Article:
In recent weeks, the FDA responded to the meningitis outbreak by scrambling to investigate NECC and Ameridose, both of which are owned by Greg Conigliaro and Barry Cadden, who is also scheduled to testify at both hearings. The NECC report similarly yielded a long list of infractions, including ‘greenish-black foreign matter’ on sterilization equipment and air conditioning systems that were turned off at night (back story with report).

Both compounders have issued recalls and suspended operations as various investigations continue. Last week, for instance, Massachusetts state health officials fired state pharmacy board Jim Coffey and placed board attorney Susan Manning on leave for allegedly ignoring a complaint last July that bulk shipments of drugs were distributed to hospitals in Colorado. Coffey was to have testified at the House hearing tomorrow.

However, Massachusetts officials are also being scrutinized because Sophia Pasedis, who sits on the 11-member Massachusetts Board of Registration in Pharmacy, is also vp of regulatory affairs and compliance at Ameridose. The conflict has raised criticism and concern that state authorities may have been lenient, even though complaints had been registered against the NECC in recent years (back story).

Prior to the meningitis outbreak, the board had investigated at least twelve separate complaints concerning NECC or Cadden, issued at least four advisory letters and/or informal reprimands, and entered into a consent agreement with the company in 2006, according to a memo released by the House Energy & Commerce Committee in advance of its hearing.

One complaint cited Cadden for providing a health care practitioner with blank prescription pads referring to NECC, which violated board regulations. In June 2001, the board investigated a report submitted by the Idaho Board of Pharmacy that NECC was soliciting business for drugs that should have been discontinued by the manufacturer.

There were also indications that Cadden and Conigliaro were chafing at the regulatory attention. In one incident in September 2004, FDA and state officials conducted a joint investigation into products using Trypan blue dye. An investigator asked Cadden whether the dye was used and he denied this. But he was asked to open a drawer marked ‘Trypan Blue’ and it contained.. drum roll… 189 vials.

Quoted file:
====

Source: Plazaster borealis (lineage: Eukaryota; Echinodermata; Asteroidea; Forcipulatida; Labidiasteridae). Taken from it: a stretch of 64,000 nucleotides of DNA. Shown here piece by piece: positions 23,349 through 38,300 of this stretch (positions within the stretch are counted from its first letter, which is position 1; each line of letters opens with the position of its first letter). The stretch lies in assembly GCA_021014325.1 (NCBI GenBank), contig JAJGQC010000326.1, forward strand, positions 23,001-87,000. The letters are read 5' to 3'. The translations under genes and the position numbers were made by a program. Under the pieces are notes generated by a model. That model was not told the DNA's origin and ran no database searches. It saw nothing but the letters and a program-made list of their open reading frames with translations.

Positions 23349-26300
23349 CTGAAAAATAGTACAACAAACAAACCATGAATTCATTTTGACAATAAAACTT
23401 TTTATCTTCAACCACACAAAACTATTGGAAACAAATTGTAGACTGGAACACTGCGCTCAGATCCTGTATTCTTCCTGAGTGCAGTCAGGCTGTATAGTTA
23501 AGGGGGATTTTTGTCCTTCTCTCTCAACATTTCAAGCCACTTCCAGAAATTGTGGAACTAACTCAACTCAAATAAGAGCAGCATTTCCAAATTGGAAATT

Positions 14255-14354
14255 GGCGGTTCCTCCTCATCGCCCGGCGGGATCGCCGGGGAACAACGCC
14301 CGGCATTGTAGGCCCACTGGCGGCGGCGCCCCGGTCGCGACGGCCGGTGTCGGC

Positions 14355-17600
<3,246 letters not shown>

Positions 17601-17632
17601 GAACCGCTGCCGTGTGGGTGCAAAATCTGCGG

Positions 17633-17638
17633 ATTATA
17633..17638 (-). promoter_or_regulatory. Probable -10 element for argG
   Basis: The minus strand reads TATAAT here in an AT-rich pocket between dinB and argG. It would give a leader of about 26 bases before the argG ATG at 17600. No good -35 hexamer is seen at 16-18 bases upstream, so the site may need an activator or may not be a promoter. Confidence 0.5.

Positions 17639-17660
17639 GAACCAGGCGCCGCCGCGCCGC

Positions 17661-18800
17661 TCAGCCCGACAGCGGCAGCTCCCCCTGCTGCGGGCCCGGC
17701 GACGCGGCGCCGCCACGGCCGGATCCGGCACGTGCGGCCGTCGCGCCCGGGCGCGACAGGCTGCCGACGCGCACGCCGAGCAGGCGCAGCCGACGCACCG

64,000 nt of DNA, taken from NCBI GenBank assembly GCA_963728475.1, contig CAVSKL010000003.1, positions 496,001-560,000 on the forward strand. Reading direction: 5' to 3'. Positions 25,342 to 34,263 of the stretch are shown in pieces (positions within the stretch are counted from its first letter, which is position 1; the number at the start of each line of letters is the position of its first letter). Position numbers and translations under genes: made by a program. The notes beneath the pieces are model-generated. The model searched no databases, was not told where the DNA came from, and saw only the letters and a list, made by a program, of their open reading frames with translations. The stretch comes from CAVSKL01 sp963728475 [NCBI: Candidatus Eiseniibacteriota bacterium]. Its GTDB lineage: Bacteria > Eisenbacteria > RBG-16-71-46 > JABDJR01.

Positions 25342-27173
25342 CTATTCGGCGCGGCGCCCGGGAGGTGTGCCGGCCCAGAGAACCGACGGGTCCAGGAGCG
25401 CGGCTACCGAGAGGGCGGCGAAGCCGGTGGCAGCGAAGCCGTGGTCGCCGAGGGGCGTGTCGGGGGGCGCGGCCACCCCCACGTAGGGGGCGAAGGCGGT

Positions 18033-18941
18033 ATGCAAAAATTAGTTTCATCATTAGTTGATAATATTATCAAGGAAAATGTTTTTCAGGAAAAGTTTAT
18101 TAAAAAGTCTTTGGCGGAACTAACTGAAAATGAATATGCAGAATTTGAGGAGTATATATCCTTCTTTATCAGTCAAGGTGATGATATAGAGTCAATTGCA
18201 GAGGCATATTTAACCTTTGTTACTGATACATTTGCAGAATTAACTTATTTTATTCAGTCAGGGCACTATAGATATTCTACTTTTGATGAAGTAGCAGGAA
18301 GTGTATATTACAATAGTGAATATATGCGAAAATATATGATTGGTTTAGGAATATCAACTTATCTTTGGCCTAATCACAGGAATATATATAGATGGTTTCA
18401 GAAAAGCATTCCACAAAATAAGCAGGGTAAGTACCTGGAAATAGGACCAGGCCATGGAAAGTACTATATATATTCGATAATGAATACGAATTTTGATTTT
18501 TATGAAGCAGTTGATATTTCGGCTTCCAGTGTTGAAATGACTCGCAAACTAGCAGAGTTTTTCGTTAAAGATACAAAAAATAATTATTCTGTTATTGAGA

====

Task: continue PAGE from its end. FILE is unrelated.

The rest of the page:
Cadden agreed to quarantine the products, but on their next visit, he told investigators that his attorney informed that he was not required to do so and responded “there is no regulation which states that Compounding Pharmacies cannot compound FDA non-approved drugs.” Cadden added that he intended to continue dispensing a medication containing the dye and he became “indignant [and] he said that he does not really have the time to sit with us [and] answer all those questions,” an FDA investigator wrote in a report. Cadden then told Conigliaro, who is his brother-in-law, “don’t answer any more questions!”

More than a year earlier, in February, 2003, FDA inspectors met with NECC and concluded in a report by writing that the agency emphasized “the potential for serious public health consequences if NECC’s compounding practices, in particular those relating to sterile products, are not improved.” The agency inspector, in fact, suggested that NECC be prohibited from manufacturing. However, the FDA acknowledged that “so long as a pharmacy’s operations fall within the scope of the practice of pharmacy (as outlined in FDA’s Compliance Policy Guide 460.200), FDA will generally continue to defer to state authorities for regulatory oversight” (Here is the Committee memo).